Today, many managers tend to operate like gorillas in power. People in organizations tend to follow the person in power, not necessarily the best thinkers. This is called the Alpha Principle. In fact, many bosses ignore very good ideas by workers because they are in control. Bad managers often treat people poorly.
Many workers become disenfranchised or demoralized because their organization will not listen. This article examines how rank-and-file employees can lead in their organizations when they lack title and authority.
Levels of Power
There are a variety of ways to influence decision making in contemporary organizations. Leadership is a combination of power and influence. Leadership can be defined as the ability to influence, guide, and direct others. Leaders get people to do things they wouldn’t normally do alone. Power is a key component of leadership. Power is the ability of a person in an organization to influence others to accomplish a desired outcome. In most organizations power often evolves into the domination of others.
There are five interpersonal bases of power: legitimate power, reward, coercive, referent, and expert power. In legitimate power, a person’s ability to influence others comes simply by being in a certain position. Coercive and reward power are based on the same premise; it is a person’s ability to reward or punish the behavior of others. These sources of power are often used to support the use of legitimate power. Therefore, if you are not in a position to apply coercive or reward power, gaining influence in a contemporary organization may prove to be too difficult. The above items are considered organizational power.
When individuals do not have title in an organization, they should be strategic in gaining more influence in the organization. The two major factors here are referent and expert power. Expert power is the power to influence others based on special expertise. Referent power is based on a person’s charisma due to the personality or style of behavior. James Gibson, John Ivancevich, James Donelly, Jr., and Robert Konopaske, author of Organizations, maintain that the strength of a person’s charisma is an indication of a person’s referent power. People will at least listen to you because they instinctively trust you as a leader. Yet, this power is personality driven. Unfortunately, not everyone has that type of a magnetic personality.
Workers should build their expert power since they control its development.
Even when an individual may have low rank in an organization, expert power makes the individual invaluable. Expert power can relate to administrative, technical, or other personal attributes. It goes to the Law of Scarcity. Therefore, the most difficult a person is to replace, the greater the individual’s power in the organization.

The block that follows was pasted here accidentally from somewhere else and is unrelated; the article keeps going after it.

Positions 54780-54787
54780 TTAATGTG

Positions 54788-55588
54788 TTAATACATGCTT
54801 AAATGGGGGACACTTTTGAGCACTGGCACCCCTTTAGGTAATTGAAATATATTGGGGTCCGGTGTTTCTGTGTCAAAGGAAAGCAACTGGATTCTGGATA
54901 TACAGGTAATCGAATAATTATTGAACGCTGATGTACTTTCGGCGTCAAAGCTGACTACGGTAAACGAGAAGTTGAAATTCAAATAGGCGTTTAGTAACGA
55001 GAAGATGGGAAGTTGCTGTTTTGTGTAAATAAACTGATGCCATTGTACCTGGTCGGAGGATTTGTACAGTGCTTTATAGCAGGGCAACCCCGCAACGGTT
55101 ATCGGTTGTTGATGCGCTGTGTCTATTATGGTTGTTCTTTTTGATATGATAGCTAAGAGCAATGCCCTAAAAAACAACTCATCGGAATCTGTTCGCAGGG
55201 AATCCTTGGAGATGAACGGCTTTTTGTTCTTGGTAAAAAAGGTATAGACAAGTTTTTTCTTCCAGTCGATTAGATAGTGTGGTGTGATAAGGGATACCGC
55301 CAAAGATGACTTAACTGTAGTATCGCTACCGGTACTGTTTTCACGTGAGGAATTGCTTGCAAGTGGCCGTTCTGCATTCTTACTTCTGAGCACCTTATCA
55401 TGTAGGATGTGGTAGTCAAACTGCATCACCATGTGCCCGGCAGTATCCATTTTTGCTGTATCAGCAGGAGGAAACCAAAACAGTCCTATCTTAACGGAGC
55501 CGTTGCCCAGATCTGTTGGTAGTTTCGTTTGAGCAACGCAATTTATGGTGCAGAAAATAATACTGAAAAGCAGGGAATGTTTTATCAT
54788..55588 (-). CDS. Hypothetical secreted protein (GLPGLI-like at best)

Individuals can gain this power in several ways. First, a person can learn about the organization’s needs or deficiencies and seek to fill this knowledge gap. For example, a small consulting firm may lack the skills to promote itself. An employee with this ability could provide this additional service to this organization. Thus, the employee gains power.
Second, employees can take additional training and obtain special certifications which can assist the organization in achieving its mission. Third, individuals can become an authority in an area and become a hot commodity. In fact, a person who can train, teach, lecture, and write on a particular subject can gain influence in his or her organization as well as outside of the organization.
Finally, gaining expert power may not propel you into the next manager level. However, it will give a worker great influence in his or her organization as well as the community. Therefore, a person’s influence becomes mobile and makes him or her more competitive in the marketplace.
As businesses fight to stay alive in the changing marketplace, there is an increasing need for effective leaders. Gaining influence becomes a premium for emerging leaders. Dale Carnegie, author of How to Win Friends Influence and Influence People, argued the importance of influencing others: "You can make more friends in two months by becoming interested in other people than you can in two years by trying to get other people interested in you."
The article demonstrated that there are a variety of power types in most organizations. Unfortunately, some manager’s do not want to share decision making with their staff. Learning how to influence others is critical in a global environment. Individuals do not have to be the boss in order to possess power in the organization. However, not everyone has a leadership persona. Some can gain referent power, derived from personal characteristics that employees admire. Others can wield expert power if they occupy a vital niche in the organization. In general, empowerment increases employee morale and will prove the merits of satisfied employees on the bottom line. Workers can take control of their lives. Let us pray it won’t be too late.
© 2011 by Daryl D. Green
About the Columnist:
Dr. Daryl Green provides motivation, guidance, and training for leaders at critical ages and stages of their development. He has over 20 years of management experience and has been noted and quoted by USA Today, Ebony Magazine, and Associated Press. Formore information, you can go to http://stores.lulu.com/darygre or http://www.darylgreen.org.